The Finnish Prime Minister Jyrki Katainen opened Slush 2012 with great enthusiasm about the Finnish startup scene. Katainen has been popping up more and more around the entrepreneurship circles in recent weeks, first touring the renovated Startup Sauna co-working space with Russian Prime Minister Dmitri Medvedev.
Onstage at Slush Katainen started off his talk by jokingly showing off his multicolored painted nails, which Rovio’s Peter Vesterbacka (who also had his nails painted) later explained it signified how enthusiastic and accessible the Finnish Government was. Katainen seemed bemused about it onstage, but Vesterbacka (sort of) has a point – “When has Obama had his nails painted?”
But it wasn’t all a princess tea party. Katainen spoke about €200 million worth of tax proposals his government will implement to make Finland a better environment for startups.
“There are a couple of new tax incentives to come,” says Katainen in an interview with ArcticStartup. “The first is a Business Angel tax incentive that would help Business Angels find Finland a more encouraging surrounding for investments to startups. I think the innovation surrounding Finland is pretty good, but now we have to attract the Venture Capitalists to invest more often into Startups.
“The second big issue is that we will launch a new R&D tax deduction. We haven’t launched it this year because we have public money through technology centers where the money has been used for startups, but we’re trying to broaden the base so that everybody can benefit from R&D.”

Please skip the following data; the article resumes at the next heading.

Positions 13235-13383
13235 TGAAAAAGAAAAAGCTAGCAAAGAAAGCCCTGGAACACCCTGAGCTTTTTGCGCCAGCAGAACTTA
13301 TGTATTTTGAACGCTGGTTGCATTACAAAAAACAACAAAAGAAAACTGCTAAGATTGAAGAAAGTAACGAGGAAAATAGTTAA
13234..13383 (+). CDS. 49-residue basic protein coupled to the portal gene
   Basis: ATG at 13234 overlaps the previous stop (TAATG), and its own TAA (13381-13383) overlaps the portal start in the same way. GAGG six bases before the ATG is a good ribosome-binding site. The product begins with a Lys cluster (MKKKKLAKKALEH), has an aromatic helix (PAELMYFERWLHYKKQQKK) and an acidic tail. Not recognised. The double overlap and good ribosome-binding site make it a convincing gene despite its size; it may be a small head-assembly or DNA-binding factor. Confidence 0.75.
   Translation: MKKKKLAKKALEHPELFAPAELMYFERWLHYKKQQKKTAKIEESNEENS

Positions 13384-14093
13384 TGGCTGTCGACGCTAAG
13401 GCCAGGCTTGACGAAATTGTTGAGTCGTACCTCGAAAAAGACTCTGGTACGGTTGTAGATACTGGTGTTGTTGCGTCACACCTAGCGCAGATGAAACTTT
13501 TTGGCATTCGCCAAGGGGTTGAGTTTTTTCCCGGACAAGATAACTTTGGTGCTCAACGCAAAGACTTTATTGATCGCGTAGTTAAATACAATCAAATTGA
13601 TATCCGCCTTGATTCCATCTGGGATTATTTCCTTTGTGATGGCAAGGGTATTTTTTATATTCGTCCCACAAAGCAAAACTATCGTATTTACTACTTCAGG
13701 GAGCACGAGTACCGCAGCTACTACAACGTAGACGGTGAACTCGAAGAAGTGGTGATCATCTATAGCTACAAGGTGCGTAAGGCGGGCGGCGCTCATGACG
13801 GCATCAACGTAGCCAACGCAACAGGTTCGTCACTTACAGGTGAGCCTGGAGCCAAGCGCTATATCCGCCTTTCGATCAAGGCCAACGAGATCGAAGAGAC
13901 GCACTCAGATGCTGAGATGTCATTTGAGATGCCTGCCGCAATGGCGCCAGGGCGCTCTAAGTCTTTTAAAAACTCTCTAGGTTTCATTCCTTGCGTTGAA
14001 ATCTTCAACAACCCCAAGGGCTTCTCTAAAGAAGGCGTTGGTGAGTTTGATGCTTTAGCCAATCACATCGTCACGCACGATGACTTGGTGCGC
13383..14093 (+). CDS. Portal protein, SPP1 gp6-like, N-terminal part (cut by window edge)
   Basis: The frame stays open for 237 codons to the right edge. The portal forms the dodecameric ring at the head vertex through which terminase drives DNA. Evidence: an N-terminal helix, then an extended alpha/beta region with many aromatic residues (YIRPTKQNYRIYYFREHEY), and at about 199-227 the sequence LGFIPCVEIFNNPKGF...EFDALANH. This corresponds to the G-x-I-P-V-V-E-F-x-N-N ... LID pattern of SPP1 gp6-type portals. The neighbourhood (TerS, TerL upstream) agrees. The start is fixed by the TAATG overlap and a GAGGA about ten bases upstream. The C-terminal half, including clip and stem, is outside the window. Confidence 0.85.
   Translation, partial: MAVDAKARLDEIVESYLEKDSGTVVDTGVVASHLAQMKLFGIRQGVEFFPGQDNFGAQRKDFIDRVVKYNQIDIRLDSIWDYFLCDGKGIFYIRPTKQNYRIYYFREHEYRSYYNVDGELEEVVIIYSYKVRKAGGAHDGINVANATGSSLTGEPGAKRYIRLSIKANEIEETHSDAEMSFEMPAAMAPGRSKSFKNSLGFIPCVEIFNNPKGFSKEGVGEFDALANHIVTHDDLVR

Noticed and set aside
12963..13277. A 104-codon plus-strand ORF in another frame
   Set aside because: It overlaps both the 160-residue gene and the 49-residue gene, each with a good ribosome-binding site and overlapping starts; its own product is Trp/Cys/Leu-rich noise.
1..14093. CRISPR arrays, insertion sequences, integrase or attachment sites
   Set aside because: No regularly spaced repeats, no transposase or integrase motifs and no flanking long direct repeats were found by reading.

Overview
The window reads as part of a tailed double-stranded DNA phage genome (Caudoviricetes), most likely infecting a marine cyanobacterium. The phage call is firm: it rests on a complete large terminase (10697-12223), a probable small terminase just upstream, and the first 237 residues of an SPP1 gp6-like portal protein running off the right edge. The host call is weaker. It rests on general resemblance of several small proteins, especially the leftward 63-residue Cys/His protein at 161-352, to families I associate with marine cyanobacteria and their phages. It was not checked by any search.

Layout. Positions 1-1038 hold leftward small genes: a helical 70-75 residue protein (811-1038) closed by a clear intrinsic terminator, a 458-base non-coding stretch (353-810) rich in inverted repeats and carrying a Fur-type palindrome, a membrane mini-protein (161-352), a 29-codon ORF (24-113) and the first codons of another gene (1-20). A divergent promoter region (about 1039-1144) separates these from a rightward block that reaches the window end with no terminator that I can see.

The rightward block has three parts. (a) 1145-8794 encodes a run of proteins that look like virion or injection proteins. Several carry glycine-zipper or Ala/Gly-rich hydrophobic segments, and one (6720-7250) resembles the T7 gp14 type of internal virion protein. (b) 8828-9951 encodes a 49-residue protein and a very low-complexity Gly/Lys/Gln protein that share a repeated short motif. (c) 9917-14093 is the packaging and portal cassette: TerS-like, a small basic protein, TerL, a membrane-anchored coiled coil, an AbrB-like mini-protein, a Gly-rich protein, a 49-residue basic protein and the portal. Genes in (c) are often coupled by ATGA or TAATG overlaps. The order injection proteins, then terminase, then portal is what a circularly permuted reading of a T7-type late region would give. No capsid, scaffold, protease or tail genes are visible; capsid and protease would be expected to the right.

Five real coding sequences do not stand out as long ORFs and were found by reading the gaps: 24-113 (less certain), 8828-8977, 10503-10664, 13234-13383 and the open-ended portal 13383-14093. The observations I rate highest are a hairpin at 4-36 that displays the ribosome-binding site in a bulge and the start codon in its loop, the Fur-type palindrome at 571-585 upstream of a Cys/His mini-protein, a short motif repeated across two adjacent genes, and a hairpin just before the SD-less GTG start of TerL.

More information can be found in his full speech, which can be found online. Here is a snippet with more detailed information on the proposed tax changes.
The Government has agreed to issue provisions that will provide substantial tax breaks to small and medium-sized enterprises investing in research and development. These incentives, accounting for some 200 million euros per year, will reduce the corporate tax burden of small, innovative businesses based in Finland.
The Government has also agreed on two additional tax incentives to attract investments in unlisted enterprises. In future, angel investors will receive tax breaks for minority investments in unlisted growth companies and the tax burden on capital gains from investments in unlisted enterprises will be reduced by increasing the presumed acquisition cost in taxation.
In addition, the Government is exploring possibilities to introduce an innovation box that would allow a competitive tax regime to intellectual property income.
These tax incentives demonstrate Finland’s commitment to enhancing a start-up-friendly business environment in Finland. During the past two years, Finland has introduced austerity measures worth more than 5 billion euros or 3 % of GDP annually to reduce public deficit and to stabilise the government’s debt-to-GDP ratio to a level well below 50 % per GDP. Given the current economic circumstances, a 300-million-euro tax break scheme to small businesses and start-ups may be considered a significant investment.